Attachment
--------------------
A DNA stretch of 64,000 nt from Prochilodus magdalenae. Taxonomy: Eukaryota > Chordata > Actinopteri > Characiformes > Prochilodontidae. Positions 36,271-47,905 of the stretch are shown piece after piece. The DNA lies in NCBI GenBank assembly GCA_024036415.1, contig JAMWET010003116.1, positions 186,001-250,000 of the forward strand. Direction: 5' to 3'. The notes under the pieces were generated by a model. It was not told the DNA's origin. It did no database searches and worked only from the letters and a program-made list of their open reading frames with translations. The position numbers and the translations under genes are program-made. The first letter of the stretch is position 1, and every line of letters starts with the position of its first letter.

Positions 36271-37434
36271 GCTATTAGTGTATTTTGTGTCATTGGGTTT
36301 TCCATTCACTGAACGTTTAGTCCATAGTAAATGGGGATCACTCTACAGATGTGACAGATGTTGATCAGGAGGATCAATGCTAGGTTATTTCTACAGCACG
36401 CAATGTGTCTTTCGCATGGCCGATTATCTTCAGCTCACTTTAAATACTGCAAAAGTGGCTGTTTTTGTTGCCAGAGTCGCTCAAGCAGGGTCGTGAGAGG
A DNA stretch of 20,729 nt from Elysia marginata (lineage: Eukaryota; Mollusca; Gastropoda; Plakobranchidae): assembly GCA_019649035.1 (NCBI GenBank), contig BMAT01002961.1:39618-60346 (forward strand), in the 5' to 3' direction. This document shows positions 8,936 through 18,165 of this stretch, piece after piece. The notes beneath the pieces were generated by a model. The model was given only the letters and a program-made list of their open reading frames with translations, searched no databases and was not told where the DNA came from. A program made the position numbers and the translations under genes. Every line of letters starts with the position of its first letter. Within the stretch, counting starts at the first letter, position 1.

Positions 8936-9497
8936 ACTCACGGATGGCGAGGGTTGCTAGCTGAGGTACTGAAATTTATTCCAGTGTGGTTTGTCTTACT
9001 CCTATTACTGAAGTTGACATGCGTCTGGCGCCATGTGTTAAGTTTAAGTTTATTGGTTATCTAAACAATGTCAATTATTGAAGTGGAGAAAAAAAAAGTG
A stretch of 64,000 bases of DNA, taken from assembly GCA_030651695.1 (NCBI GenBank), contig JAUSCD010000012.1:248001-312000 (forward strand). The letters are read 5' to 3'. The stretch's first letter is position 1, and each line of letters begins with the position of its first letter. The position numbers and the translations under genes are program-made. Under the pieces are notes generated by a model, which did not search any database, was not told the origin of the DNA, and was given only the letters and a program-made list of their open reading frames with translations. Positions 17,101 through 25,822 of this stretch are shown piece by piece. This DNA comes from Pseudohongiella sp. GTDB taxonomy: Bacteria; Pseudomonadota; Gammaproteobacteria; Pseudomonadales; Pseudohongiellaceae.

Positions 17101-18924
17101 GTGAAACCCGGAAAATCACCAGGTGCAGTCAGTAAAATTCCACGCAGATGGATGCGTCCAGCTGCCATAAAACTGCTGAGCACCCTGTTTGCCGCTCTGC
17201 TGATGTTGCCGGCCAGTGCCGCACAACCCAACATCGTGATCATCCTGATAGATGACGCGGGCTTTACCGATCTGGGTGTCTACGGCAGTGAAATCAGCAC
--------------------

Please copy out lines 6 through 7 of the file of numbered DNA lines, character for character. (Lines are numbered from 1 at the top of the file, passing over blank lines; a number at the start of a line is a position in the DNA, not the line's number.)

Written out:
A DNA stretch of 20,729 nt from Elysia marginata (lineage: Eukaryota; Mollusca; Gastropoda; Plakobranchidae): assembly GCA_019649035.1 (NCBI GenBank), contig BMAT01002961.1:39618-60346 (forward strand), in the 5' to 3' direction. This document shows positions 8,936 through 18,165 of this stretch, piece after piece. The notes beneath the pieces were generated by a model. The model was given only the letters and a program-made list of their open reading frames with translations, searched no databases and was not told where the DNA came from. A program made the position numbers and the translations under genes. Every line of letters starts with the position of its first letter. Within the stretch, counting starts at the first letter, position 1.

Positions 8936-9497